All abilities trek to the summit of Mount Kosciuszko - Australia's highest peak

All abilities trek to the summit of Mount Kosciuszko - Australia's highest peak
All abilities trek to the summit of Mount Kosciuszko - Australia's highest peak - © Jennifer Johnson 2008

Sunday, February 10, 2013


Over the last three years a number of papers have been published that contribute to understanding one of the most basic links in the travel “trip chain" (World Health Organization & World Bank, 2011) for people with disability - airline travel. Air travel is the lifeblood of contemporary tourism that has been democratised through the advent of low-cost travel (Doganis, 2005). Yet, media coverage of national and international air travel experiences highlight the adverse flight experiences of people with disabilities are ongoing and a global problem. Two recent examples from Europe (European Disability Forum, 2011) and New Zealand (The Dominion Post, 2011) highlights some of the issues that people with mobility and vision impairments. What these incidents highlight is critical service failure by airlines that is not ad hoc but characterised by systematic failure within their service blueprint (Shostack, 1993).

Over the coming week I will present the abstracts of articles that examine disability, air travel and the accessible tourism. The first provides an overview of the flight experiences of people with disabilities in Israel involving people with mobility and vision disabilities (Poria, Reichel, & Brandt, 2010). The second involves the physical infrastructure required to provide a seamless "trip chain" for people with disability in air travel in Taiwan (Chang & Chen, 2012). The third examines the resultant effect that disabling practices have on the embodiment of people with disability through phenomenology or essence of experience in Australia (Darcy, 2012). Lastly, a chapter from a book on accessible tourism examines the impact that low-cost airlines may have on the critical service elements of the air travel experience drawing examples across the Asia-Pacific (Darcy & Ravinder, 2012).

While these articles identified a number of serious issues that have resulted in lack of accessibility, physical injury, loss of dignity and discriminatory service attitude, air travel can be an enjoyable experience. On a recent trip to Italy I had nothing but an extraordinary level of service at both Milan and Rome International airports facilitated by a dedicated service support group provided across all airlines for people with disabilities. Photo 1 shows my service team who provided me from arriving at the check-in counter to being seated on the plane a continuous service experience. This service is provided no matter what airline I would have been travelling on. I liken the experience to being serviced by a Formula 1 pit crew, totally professional, courteous and the highest levels of service provision. Fantastico!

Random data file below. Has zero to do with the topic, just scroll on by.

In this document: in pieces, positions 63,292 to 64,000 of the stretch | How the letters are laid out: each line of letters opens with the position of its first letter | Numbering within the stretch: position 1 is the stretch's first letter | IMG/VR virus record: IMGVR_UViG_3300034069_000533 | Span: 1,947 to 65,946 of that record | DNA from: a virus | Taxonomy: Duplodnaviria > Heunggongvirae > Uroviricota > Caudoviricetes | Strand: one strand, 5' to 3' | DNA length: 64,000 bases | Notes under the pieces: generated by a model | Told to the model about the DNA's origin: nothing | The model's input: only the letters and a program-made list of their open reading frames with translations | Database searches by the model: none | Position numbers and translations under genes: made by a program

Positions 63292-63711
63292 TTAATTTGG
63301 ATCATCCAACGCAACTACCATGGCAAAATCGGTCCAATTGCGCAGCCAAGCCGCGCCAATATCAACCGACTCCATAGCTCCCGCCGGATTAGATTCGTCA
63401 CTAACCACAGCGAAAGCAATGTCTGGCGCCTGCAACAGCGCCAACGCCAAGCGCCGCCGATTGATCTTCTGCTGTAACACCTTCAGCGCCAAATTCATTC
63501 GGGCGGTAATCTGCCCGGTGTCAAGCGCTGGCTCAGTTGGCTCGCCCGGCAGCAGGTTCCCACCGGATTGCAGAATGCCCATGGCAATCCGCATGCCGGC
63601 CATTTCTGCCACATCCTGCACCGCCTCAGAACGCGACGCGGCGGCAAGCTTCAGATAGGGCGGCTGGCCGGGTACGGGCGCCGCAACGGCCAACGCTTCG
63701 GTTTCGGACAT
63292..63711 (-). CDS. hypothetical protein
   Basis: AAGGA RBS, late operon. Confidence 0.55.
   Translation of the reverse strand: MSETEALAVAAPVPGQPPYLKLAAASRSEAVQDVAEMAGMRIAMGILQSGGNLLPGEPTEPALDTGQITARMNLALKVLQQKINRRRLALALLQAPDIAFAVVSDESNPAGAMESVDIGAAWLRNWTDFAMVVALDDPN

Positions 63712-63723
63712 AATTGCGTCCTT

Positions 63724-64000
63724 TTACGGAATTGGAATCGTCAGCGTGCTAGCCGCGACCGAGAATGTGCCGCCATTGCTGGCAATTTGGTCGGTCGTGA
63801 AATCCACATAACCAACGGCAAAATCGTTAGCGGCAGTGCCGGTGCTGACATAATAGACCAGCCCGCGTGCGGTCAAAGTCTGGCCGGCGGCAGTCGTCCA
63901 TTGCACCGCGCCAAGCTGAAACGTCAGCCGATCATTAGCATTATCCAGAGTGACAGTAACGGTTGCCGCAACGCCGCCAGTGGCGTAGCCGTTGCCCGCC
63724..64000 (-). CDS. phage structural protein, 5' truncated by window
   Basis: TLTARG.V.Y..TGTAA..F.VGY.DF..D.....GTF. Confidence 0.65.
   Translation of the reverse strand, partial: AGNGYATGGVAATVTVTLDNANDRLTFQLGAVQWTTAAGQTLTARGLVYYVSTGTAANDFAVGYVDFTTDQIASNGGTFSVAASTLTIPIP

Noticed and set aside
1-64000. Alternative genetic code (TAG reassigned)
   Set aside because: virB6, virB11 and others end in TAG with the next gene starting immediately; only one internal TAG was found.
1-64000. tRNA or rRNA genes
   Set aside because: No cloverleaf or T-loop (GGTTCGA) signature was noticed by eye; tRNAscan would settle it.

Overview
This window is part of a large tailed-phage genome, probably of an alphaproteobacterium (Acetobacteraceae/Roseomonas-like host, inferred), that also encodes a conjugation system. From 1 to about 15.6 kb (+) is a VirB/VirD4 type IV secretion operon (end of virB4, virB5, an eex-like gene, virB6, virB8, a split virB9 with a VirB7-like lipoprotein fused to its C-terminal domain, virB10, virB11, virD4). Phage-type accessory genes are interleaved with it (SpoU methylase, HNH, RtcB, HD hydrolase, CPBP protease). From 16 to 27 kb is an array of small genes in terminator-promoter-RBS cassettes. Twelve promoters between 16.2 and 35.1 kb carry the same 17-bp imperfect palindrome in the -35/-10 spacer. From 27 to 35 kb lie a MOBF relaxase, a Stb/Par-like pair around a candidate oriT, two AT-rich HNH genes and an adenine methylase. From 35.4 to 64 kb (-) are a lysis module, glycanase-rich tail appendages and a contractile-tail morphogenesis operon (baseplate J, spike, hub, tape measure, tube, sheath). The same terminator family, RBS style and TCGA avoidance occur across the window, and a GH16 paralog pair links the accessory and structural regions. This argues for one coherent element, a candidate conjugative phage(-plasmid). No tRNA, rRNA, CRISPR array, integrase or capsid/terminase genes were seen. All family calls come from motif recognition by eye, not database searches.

Photo 1: Author Simon Darcy with the ADR Assistance team on the light rail transferring to the boarding gate (© Fiona Darcy 2012 é)

What I subsequently learnt from my colleague Ivor Ambrose from the European Network For Accessible Tourism was that for all airports with over 100,000 pasengers per year, this was a requirement brought in by EU REGULATION (EC) No 1107/2006  which came into force in 2007. As Ivor states “Gradually the implementation of this Regulation is working and improving... although the way it is carried out varies from country to country, as you might expect, according to training practices etc. But the good thing is that all airlines are covered by it - for all incoming and outgoing flights in the European Union”.

Well done Europe!

The rest of the world has a lot to learn. On the same trip where I had an awesome experience travelling from Italy to Hong Kong and then to Australia, my experiences in Hong Kong and Australia have always been ad hoc depending upon the individuals on for the airlines that I am travelling with. I've had everything from first-class transfer experience right through to being dropped in the transfer process. These types of experiences and take the gloss off what should be a wonderful travel experience.

Buhalis, D., & Darcy, S. (Eds.). (2011). Accessible Tourism: Concepts and Issues. Bristol, UK: Channel View Publications.


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